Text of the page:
In recent years commercial sensors for in situ determinations of optical backscattering coefficient, bb, have become available. The small size and low power requirements of these sensors permit deployment from small sensing platforms such as autonomous underwater vehicles, in addition to standard profiling packages. Given their rapid sampling time (sub second) they can collect data with high temporal and spatial resolution (sub meter).
While these are attractive features of any sensor they do not answer the question: why should oceanographers measure bb?
The short answer is that bb carries useful information about seawater constituents that scatter light. The potential to derive information about the abundance and the types of suspended marine particles, which play different roles in ocean ecosystems and biogeochemical cycling, is particularly attractive. To first order, the bb coefficient is a proxy for particle abundance but it also depends significantly on particle size distribution and particle composition, for example, on relative proportions of small and larger particles or on whether the particles are organic or inorganic. Most importantly, however, the spectral reflectance of the ocean (known as ocean color) is, to first order, proportional to bb. The measurements of ocean color from remote optical sensors on satellites provide a unique capability to monitor surface ocean properties (e.g., chlorophyll concentration and biological primary productivity) over extended spatial and temporal scales. Measurements and fundamental understanding of bb are required for understanding and successful applications of remotely sensed ocean color.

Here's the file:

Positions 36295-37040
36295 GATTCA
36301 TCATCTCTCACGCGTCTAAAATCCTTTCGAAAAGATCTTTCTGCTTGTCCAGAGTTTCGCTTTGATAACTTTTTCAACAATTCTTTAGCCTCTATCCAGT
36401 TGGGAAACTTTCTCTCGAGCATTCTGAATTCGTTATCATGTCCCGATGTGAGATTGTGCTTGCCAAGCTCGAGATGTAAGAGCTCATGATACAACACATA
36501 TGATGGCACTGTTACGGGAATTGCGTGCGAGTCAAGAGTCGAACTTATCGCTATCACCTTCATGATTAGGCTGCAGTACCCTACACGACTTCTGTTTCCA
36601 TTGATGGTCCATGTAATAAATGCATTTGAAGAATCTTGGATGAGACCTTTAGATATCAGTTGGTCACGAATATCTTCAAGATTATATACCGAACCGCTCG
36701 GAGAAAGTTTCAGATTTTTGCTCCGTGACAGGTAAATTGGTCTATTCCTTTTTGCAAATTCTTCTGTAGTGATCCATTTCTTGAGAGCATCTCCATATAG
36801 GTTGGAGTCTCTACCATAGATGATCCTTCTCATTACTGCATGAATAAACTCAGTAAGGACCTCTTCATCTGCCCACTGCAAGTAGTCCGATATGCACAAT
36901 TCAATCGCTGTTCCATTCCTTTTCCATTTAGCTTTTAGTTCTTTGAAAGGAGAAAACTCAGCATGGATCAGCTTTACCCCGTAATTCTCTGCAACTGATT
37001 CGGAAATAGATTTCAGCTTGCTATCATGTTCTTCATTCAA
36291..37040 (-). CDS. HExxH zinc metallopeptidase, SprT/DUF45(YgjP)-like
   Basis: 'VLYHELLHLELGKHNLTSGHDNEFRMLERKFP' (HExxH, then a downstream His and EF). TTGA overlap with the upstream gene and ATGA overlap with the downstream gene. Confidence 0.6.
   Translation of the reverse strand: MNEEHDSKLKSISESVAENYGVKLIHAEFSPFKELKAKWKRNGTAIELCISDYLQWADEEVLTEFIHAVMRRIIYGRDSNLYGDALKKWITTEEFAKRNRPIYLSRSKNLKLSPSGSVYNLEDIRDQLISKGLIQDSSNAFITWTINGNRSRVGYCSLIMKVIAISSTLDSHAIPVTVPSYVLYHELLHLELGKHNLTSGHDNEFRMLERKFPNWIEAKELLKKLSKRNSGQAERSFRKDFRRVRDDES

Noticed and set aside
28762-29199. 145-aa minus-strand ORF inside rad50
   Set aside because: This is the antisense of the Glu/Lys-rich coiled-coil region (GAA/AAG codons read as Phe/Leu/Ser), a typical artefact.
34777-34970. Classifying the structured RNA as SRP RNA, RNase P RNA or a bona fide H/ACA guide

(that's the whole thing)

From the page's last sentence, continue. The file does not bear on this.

Boss, Emmanuel; Stramski, Dariusz; Bergmann, Trisha; Scott Pegau, W.; and Lewis, Marlon, "Why should we measure the optical backscattering coefficient?" (2004). Marine Sciences Faculty Scholarship. 156.
This article was published in Oceanography, Vol. 17, No. 2, a quarterly journal of The Oceanography Society.
© 2004 The Oceanography Society
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